Solder is not glue. There is no such thing as a bond line, and the less space you have, the stronger the joint is. On a microscopic level, studies have found that the solder material no longer exhibits it’s original metallurgic properties, because it is actually sharing molecules with the metal on either side (Ref: engineering at Kester Solder) thus, the tighter your joint, the stronger the marriage. This is key information and something you should keep in mind whenever soldering gun parts as joint quality is paramount, and low temperature solder is the weakest of the solders. That molecular sharing is it’s only ace in the hole. This is why I insisted you make the plug from scratch, and make sure it fits TIGHT.

    Don’t over think it. Know what you know, function within that knowledge, and build your process accordingly. You will never fail if you follow this method, even when your margin of error is small.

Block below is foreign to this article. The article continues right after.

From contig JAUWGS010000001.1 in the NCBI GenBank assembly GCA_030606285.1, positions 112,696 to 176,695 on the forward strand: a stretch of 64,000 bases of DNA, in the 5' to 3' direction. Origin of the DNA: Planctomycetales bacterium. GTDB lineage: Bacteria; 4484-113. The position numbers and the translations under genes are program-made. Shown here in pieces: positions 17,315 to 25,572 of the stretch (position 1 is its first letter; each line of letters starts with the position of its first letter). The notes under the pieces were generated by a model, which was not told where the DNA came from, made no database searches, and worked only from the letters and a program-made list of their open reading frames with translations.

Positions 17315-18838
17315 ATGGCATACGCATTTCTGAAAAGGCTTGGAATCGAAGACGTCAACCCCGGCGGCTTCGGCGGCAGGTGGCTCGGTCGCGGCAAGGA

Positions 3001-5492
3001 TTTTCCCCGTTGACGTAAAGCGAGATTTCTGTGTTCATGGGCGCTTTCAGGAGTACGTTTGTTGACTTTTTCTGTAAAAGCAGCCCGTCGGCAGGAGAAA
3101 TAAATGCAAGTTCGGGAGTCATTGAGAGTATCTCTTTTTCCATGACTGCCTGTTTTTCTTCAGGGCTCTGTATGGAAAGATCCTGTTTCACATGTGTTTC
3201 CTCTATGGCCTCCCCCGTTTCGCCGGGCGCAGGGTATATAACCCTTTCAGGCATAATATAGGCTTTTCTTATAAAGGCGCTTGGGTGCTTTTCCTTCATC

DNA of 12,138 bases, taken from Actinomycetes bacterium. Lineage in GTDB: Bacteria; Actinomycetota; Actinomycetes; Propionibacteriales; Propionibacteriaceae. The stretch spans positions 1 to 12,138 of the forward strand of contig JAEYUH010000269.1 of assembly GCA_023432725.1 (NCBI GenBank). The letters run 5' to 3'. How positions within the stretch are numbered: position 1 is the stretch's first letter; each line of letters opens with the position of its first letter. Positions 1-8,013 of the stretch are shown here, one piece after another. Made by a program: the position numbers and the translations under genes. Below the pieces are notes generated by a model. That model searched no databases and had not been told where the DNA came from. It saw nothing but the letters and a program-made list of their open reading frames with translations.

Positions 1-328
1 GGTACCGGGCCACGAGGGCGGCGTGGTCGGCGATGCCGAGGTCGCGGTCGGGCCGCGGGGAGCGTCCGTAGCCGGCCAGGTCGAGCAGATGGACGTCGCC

That said, if you do not feel comfortable with this, consider sending it here to MBT and I’ll handle it personally.

     

  • #46949
     David2011 
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    Thanks for all the info Tim.  I’m comfortable with machining small parts and soldering.  There’s plenty of room for the 10-32 drill and tap without touching the ears of the sight’s saddle.  I made an arbor for a drill chuck for my mill that measures .002″ TIR with my Starrett Test Indicator so this shouldn’t be too hard.  I’ve been soldering steel parts for decades so that doesn’t concern me.  I really like your solution.  Thanks!

  • #46956
     Goodsteel 
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    Well, I type a lot, but I figure a few precision shots followed by a shotgun blast of information never did anybody any harm. LOL!

    YOU GOT THIS!!!